Whisper Systems founder Moxie Marlinspike has expanded a web-based tool for cracking protocols used for securing Wi-Fi networks, hashing passwords and encrypting documents.
The CloudCracker service was launched in February and targeted network auditors and penetration testers. It was based on Marlinspike's WPACracker service, launched in 2009.
The latest version, unveiled at the annual DefCon hacker conference in Las Vegas over the weekend, promised to crack an even greater range of encryption protocols and password hashing methods used in corporate and wireless networks and VPNs.
It claimed to be able to succesfully attack and break WPA, WPA2, NTLM, SHA-512, MD5, and MS-CHAPv2 protocols using a field programmable grid array chip supercomputer designed by Pico Computing in the US.
Microsoft's Challenge Handshake Authentication Protocol Extensions Version 2 (MS-CHAPv2) was commonly used by Windows users as part of the Point-to-Point Tunnelling Protocol (PPTP), CNET reported.
CloudCracker promised to run "your network handshake against 300,000,000 words in twenty minutes for just $US17". The tool was accessible to anyone who paid CloudCracker's fees.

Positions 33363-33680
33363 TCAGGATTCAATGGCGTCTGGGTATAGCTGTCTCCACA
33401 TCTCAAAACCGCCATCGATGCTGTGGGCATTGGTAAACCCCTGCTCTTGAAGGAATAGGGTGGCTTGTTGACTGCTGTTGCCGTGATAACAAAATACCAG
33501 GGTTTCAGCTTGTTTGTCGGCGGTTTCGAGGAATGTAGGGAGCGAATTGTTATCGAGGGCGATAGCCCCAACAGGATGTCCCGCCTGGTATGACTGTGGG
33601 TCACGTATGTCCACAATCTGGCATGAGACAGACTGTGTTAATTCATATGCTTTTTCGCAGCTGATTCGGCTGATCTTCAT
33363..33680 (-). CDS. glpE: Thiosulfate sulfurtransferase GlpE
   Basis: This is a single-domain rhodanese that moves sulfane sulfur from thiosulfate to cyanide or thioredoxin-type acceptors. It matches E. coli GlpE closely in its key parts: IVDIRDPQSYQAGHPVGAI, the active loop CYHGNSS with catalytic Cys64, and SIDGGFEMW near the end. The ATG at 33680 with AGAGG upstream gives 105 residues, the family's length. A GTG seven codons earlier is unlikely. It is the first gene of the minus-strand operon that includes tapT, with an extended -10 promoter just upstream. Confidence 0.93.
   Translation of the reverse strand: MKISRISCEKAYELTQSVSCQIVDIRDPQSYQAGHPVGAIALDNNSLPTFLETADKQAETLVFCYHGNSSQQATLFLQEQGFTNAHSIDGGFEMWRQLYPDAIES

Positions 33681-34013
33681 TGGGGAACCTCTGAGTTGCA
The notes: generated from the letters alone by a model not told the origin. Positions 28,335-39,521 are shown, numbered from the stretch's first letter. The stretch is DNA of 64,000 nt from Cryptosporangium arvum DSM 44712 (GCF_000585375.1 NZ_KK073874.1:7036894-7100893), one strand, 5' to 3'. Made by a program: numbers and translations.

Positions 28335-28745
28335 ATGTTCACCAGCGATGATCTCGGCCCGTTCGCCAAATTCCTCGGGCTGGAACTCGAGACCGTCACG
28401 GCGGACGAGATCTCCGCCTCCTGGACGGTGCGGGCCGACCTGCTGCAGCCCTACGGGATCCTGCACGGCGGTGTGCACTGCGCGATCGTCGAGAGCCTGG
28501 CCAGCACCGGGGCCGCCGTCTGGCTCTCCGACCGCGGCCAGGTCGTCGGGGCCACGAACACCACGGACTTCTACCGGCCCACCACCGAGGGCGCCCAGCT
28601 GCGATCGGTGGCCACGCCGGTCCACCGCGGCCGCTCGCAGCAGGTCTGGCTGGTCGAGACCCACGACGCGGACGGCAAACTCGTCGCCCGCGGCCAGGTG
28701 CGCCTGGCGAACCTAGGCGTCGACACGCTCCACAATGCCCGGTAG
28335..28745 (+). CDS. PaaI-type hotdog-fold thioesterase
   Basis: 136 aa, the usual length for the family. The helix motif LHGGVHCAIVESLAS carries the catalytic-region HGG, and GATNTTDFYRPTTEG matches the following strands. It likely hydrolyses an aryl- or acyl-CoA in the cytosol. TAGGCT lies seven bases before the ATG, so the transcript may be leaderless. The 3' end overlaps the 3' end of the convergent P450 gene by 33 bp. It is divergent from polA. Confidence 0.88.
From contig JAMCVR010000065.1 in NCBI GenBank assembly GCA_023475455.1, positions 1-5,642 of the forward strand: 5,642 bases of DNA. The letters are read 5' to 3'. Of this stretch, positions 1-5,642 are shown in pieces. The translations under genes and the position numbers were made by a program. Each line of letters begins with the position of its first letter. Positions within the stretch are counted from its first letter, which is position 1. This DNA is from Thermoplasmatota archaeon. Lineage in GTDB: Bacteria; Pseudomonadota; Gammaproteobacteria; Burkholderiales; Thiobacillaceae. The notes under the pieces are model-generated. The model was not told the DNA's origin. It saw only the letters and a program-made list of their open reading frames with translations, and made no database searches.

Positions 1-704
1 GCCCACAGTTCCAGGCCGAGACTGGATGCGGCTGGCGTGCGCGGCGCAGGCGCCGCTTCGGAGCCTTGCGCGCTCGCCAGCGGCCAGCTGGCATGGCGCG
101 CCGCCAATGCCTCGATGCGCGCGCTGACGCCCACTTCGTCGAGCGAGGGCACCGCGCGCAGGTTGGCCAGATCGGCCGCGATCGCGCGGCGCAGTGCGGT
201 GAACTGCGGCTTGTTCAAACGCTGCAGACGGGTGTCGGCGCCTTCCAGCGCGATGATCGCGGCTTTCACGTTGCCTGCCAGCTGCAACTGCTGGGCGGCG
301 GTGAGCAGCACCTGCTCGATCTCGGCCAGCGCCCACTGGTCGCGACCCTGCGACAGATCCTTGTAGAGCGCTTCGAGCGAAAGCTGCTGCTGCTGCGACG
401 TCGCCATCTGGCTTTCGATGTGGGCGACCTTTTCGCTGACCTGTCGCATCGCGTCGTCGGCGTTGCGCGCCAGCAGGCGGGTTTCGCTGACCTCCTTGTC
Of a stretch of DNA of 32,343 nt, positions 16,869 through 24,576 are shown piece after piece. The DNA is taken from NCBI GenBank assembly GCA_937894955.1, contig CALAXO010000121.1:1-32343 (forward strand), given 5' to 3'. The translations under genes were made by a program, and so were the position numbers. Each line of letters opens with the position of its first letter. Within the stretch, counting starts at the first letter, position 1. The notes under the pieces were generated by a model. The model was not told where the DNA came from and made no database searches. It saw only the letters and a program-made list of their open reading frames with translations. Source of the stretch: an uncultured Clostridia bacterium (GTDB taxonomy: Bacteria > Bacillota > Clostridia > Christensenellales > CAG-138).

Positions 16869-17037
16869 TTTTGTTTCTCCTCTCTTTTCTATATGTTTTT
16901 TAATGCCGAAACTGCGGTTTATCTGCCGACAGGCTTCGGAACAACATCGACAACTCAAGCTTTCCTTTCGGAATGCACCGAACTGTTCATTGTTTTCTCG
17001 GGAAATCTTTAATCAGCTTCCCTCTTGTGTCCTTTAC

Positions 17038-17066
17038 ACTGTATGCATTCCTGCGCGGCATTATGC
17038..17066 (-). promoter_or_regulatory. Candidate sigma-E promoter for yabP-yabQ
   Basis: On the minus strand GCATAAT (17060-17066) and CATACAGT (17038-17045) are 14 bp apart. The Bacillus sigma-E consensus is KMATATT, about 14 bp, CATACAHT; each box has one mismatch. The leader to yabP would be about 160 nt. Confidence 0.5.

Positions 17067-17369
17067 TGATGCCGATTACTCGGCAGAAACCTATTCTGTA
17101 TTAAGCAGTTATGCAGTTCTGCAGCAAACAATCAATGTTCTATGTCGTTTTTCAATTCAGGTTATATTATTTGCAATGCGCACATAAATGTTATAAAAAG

It used brute-force guessing and dictionaries to crack protocols.
CloudCracker's MS-CHAPv2 dictionary represented the entire address space of the Data Encryption Standard (DES), one of the most popular encryption algorithms containing 72,057,594,037,927,936 options.
It said this guaranteed a 100 percent succes rate on recovering MS-CHAPv2 credentials for PPTP VPN connections and the inner authentication method for WPA2 enterprise Wi-Fi.
Marlinspike is known for his work on circumventing Certificate Authorities (CAs) for secure socket layer (SSL) encryption, used for securing web browser traffic.
His Whisper Systems Android security company was acquired by Twitter last November last year for an unknown amount.
Last December, Whisper Systems open-sourced its TextSecure secure text messaging client for Android. This July, it open-sourced the RedPhone encrypted voice calls application.
RedPhone was used by Egyptian dissidents to encrypt voice calls via their Android handsets during the uprising against the Mubarak regime last year.
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